When is a Change of Venue Necessary in a Criminal Case?

Everyone has the right to a fair trial.  There are some circumstances in which a change of venue is necessary in order to preserve this right.  Sometimes, media coverage has been so extensive in a particular case that it makes getting a fair trial impossible unless the case is moved out of the immediate jurisdiction.  To address this very real concern, Indiana law makes it possible to change venue in a criminal case.

Indiana Change of Venue Law

IC 35-36-6-1(a) states that:

“In any criminal action, the defendant may request a change of venue from the county by filing a verified motion for change of venue alleging that bias or prejudice against the defendant exists in that county.”

Many times, a local community can be influenced by the media’s coverage of a crime.  News stories and editorials are often written about high profile cases.  In the context of a change of venue hearing, it is important to understand that the amount of news coverage is only one factor for the judge to consider. The far more important question facing the judge is whether the pretrial publicity has influenced the jury pool to the extent that the defendant cannot get a fair trial.

The news media has evolved significantly in recent years.  No longer are newspapers, radio stations, and local television stations the only available news outlets.  The internet has drastically expanded media coverage on criminal cases.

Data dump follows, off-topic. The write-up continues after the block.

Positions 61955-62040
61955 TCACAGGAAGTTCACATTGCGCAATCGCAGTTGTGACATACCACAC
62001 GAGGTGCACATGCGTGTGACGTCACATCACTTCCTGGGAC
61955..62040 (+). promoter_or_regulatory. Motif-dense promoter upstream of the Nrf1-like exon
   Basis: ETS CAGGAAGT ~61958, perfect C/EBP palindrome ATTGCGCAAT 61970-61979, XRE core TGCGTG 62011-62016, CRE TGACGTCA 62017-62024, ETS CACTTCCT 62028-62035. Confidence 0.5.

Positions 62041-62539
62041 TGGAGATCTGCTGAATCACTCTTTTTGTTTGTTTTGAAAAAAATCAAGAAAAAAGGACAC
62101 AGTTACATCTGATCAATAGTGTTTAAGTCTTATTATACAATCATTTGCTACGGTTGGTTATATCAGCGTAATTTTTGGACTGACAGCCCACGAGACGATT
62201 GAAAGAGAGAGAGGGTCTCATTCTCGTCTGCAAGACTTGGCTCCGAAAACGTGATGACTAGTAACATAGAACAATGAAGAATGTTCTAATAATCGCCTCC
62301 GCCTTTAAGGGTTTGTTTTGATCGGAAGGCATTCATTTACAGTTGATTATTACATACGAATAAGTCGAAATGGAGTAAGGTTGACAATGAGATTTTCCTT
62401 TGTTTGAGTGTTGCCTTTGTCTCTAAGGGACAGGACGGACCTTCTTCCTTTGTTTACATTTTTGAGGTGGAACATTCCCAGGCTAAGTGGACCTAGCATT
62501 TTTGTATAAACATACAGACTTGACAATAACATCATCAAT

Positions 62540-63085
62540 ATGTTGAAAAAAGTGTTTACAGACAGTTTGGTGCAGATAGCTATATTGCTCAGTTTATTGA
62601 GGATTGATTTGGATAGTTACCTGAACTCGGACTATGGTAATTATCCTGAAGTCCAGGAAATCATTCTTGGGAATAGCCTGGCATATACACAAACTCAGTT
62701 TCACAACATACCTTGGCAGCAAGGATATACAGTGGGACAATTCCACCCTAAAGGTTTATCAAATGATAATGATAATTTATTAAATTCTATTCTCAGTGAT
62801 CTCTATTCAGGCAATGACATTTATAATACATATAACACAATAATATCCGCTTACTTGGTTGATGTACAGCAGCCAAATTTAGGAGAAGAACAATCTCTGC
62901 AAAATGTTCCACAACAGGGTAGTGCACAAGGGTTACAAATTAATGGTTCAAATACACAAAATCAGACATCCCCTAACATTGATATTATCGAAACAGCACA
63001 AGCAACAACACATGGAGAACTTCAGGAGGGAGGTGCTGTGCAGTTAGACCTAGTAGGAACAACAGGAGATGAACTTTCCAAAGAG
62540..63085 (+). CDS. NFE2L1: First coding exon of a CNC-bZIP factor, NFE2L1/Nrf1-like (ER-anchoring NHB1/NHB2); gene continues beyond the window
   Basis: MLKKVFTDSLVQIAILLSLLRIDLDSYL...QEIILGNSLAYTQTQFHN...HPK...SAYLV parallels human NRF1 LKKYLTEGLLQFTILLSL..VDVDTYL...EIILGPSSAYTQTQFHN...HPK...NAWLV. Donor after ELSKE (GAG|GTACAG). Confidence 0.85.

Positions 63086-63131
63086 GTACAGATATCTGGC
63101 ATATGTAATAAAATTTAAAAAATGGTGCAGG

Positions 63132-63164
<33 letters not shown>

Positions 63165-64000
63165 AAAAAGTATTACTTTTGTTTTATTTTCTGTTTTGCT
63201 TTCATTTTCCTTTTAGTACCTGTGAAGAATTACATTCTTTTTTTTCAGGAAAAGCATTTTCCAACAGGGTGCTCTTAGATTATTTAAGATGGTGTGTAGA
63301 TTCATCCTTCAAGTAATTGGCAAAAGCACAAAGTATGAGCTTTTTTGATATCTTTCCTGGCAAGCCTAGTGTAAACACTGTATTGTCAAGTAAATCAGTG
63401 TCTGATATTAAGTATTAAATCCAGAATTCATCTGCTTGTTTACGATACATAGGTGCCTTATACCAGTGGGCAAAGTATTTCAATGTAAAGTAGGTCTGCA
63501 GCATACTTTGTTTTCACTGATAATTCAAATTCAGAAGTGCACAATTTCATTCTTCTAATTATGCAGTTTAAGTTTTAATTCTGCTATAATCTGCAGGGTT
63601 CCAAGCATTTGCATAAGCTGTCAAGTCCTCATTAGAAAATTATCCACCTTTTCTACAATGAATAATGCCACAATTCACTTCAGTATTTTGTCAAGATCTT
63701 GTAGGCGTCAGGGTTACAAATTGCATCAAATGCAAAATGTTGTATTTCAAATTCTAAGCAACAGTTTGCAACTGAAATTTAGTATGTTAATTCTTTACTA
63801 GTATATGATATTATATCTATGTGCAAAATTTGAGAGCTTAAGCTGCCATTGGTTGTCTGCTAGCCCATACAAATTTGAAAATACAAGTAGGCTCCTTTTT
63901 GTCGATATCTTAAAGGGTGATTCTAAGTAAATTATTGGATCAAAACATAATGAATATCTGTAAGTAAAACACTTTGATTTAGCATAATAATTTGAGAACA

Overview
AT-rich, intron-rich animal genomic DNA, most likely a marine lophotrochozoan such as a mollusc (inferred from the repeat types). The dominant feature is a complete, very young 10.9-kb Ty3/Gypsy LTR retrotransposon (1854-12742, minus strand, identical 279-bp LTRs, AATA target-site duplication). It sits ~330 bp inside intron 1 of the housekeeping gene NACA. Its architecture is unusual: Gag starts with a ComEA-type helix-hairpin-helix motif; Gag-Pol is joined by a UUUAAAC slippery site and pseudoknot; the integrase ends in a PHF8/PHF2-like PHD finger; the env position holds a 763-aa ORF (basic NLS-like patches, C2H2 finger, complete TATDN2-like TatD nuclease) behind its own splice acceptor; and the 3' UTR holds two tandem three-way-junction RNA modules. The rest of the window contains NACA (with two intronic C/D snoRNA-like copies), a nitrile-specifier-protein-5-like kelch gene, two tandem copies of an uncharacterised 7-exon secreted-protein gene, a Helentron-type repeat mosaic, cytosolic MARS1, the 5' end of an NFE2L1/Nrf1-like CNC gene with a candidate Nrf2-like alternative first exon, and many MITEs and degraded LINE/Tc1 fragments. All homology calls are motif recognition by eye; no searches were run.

Facebook, blogs, and news websites have opened additional paths for individuals to consume and process information.  Often, these websites contain comment sections in which anyone is welcome to discuss their personal view on a story.  When the news article is pertaining to a criminal case, people are likely to have a wide range of perspectives and emotions.  These open discussions can influence opinions on a criminal case, regardless of whether the comments or discussions are rooted in facts.  These forums, then, will sometimes illuminate the need for a change of venue.  It is imperative to have an attorney that knows how to navigate the change of venue process.

When Must a Venue Motion be Filed?

A change of venue motion MUST be filed within 30 days of the initial hearing.  Once filed, the judge has the option of ruling on the motion at a pre-trial hearing.  It is much more likely, however, that the judge will withhold ruling on the motion until after jury selection begins.  If, after an extensive jury selection process, the judge determines that a fair trial cannot be had, the change of venue motion must be granted and the trial must be moved to a different county.

A change of venue can be critically important in a criminal case.  Moving the case from a jurisdiction where potential jurors are biased can literally be the difference between winning and losing.   If you have a case where you think a change of venue is necessary, contact the experienced criminal defense attorneys at Banks & Brower, LLC.  We are available at all times by calling us at (317) 870-0019, or by emailing info@banksbrower.com.